Faculty Candidate Seminar
Computational Methods for Physiological Data
Add to Google Calendar
Dr. Syed is from MIT
Large volumes of physiological data are now collected as part of routine patient care and in clinical trials. These datasets present an exciting opportunity to advance patient care by capturing prognostic phenomena associated with specific medical conditions, and by providing fresh insights into disease dynamics over long time scales.
In this talk, I will describe how progress in medicine can be accelerated through the use of sophisticated computational methods for the structured analysis of large multi-patient, multi-signal datasets. In particular, I will describe two new approaches physiological symbolic analysis and morphologic variability that we have recently proposed. I will also present some results we have obtained by applying these methods to large datasets (approximately 1 billion heart beats) of cardiovascular signals. Among other results, we show that morphological variability can identify patients at a significantly increased risk of death and heart attack, even after adjusting for other clinical predictors.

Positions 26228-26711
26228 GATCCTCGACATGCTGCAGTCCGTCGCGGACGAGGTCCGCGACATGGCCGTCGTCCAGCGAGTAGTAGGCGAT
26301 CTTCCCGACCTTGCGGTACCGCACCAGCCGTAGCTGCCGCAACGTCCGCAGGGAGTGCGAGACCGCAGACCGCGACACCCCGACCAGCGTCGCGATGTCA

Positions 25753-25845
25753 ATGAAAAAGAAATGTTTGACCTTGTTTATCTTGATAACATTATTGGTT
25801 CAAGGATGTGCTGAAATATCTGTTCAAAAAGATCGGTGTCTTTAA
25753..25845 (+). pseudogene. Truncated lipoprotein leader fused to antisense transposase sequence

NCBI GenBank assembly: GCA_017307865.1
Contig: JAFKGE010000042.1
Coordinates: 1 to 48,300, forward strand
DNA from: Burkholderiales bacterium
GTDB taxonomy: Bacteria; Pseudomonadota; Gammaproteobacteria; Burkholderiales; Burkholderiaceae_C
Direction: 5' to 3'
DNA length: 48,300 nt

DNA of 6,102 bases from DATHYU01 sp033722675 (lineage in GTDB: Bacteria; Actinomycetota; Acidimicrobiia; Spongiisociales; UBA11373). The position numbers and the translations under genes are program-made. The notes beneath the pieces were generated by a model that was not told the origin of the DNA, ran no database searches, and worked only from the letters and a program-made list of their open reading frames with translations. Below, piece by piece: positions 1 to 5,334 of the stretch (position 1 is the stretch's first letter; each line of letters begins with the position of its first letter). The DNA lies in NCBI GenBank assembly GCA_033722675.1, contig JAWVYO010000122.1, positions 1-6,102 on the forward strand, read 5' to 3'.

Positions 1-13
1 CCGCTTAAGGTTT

This work is being carried out in collaboration with the Brigham and Women’s Hospital in Boston.
Zeeshan Syed is a Ph.D. candidate in the MIT Department of Electrical Engineering and Computer Science, and the Harvard-MIT Division of Health Sciences and Technology. His doctoral research focuses on the development of novel computational methods to analyze large amounts of physiological data, and to predict adverse outcomes (e.g., death and heart attacks) in patients with cardiovascular disease. Zeeshan previously received his S.B. and M.Eng. from MIT in Electrical Engineering and Computer Science. He has research interests spanning data mining, machine learning, signal processing, applied algorithms, and clinical medicine.